Monday, January 11, 2010
The Boy in the Striped Pajamas by John Boyne
This book is from the point of view of a nine year old little boy who happens to be the son of a Nazi Commandant. They move from their house and life in Berlin to live in a place he knows as "Out-with". He's incredibly bored to begin with and can't understand the purpose of the large fenced area he can see outside his bedroom where all are men or boys and wearing the same striped pajamas. It's so interesting to see, from what a child's point of view would be, the things that really did happen. One day, he ends up walking along the fence and finds a boy who soon becomes his best friend. Everyday they meet and talk but are always seperated by the fence. They compare their lives and the things they like and don't like and soon find they actually have a lot in common when it comes to not liking where they live and things that go on in their lives. Well, one day the german boy's mother decides she's had enough of the place and wants to go back home to Berlin. So, as a final goodbye, they german boy dresses in some striped pajamas his friend acquired for him and crawls under the fence to have "an exploration" and some time to play with his friend whom he will greatly miss. After over an hour of exploring, the german boy (who's name is Bruno, by the way) decides he better be getting back home. At that moment, soldiers start rounding up hundreds of people in the area they're standing in and marching them. Bruno doesn't like this but is trapped in the middle of this crowd. They are then marched into a building where it is so crammed no one can hardly move. He tells his friend (who's name is Shmuel) that he's his best friend for life, and holds his hand, not knowing what's about to happen next. The story ends with one more chapter saying Bruno was never heard from again.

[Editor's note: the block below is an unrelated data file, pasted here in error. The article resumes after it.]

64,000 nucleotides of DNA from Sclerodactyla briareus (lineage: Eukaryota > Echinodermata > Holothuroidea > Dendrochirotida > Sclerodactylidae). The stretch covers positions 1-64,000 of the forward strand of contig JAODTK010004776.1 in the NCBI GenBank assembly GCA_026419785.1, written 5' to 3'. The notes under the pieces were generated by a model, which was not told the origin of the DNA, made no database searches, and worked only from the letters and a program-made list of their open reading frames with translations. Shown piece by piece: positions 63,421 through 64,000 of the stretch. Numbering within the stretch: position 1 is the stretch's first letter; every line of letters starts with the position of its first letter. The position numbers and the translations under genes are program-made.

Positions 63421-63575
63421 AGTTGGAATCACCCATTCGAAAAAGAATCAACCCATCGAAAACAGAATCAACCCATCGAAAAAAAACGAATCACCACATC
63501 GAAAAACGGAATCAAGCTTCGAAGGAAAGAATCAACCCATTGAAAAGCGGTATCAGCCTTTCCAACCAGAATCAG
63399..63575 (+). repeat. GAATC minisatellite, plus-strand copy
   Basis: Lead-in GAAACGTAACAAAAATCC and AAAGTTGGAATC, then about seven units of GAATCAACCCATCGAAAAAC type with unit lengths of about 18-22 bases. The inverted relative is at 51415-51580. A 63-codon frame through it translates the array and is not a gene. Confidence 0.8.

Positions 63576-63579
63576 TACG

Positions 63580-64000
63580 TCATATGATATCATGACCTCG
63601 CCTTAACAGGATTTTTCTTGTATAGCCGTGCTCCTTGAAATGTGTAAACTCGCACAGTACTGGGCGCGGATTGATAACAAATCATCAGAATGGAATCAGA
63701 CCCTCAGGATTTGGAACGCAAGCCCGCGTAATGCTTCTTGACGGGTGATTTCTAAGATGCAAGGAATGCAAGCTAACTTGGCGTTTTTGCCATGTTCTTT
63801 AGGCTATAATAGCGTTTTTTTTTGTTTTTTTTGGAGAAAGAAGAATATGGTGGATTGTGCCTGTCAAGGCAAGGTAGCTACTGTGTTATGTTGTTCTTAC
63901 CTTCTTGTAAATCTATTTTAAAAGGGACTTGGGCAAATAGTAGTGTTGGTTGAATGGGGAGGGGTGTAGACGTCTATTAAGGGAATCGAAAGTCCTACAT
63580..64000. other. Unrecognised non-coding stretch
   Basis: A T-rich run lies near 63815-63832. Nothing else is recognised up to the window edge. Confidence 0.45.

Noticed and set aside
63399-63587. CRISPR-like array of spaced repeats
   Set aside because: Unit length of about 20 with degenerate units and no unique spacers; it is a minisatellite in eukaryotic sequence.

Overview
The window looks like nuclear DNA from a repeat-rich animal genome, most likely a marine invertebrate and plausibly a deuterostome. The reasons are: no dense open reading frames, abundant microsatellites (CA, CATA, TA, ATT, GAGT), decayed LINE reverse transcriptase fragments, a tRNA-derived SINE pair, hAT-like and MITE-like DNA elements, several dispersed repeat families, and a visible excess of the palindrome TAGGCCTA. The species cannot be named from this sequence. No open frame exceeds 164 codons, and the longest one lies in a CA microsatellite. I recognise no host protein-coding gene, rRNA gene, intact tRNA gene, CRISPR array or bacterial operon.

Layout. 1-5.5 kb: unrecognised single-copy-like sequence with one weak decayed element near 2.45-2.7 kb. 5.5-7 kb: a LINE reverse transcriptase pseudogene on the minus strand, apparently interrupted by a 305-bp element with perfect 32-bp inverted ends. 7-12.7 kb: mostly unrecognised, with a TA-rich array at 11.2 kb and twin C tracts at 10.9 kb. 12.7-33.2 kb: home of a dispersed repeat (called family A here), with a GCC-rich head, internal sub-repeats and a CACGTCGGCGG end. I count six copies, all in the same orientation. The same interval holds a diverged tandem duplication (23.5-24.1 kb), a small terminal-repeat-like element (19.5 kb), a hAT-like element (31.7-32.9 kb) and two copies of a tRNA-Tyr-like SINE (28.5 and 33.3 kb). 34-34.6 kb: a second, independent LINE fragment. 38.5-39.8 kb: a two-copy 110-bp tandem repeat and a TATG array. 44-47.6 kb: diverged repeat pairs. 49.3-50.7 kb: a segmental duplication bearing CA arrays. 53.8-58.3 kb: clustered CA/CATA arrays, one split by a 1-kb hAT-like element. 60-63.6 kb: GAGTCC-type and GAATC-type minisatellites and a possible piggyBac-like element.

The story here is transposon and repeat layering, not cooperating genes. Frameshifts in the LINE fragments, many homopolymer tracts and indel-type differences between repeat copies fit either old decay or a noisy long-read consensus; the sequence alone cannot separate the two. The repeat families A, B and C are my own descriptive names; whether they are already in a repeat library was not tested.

Having read many books on this subject before, it's sad to realize what happened to him, how he was marched into a gas chamber and, of course, the rest is history. Bruno never knows what was going on in the camp, or that it was even a camp for prisoners. He's envious of Shmuel because, from his point of view, he has lots of friends to play with, where he has none. He sees and dislikes the soldiers that come in and out of his house. He definitely doesn't like being in the camp once he's there, and even feels fear seeing the things he sees there. He doesn't understand that "the Fury" who came to dinner and gave his father this important job at "Out-with" is Hitler, nor does he know why his mother doesn't like him or his grandmother, for that matter. The innocence of a child is greatly portrayed in this touching story, and it opened my eyes to yet another point of view of this horrific time in history.
Reading this, I'd like to find a book from a Nazi's point of view, or even a german's point of view who went along with all of this to avoid death themselves.
I can't tell you why I'm so fascinated with this, but I am just the same. This book was definitely a good one, and, even though it's fiction, still gives an accurate account of what happened to so many people. I love that it was from the view of a child, of innocence. It was written well and reads quickly. If you're interested in the Holocaust, this is definitely one I'd add to your mind's library.
For a different review and perspective, click the link above or here.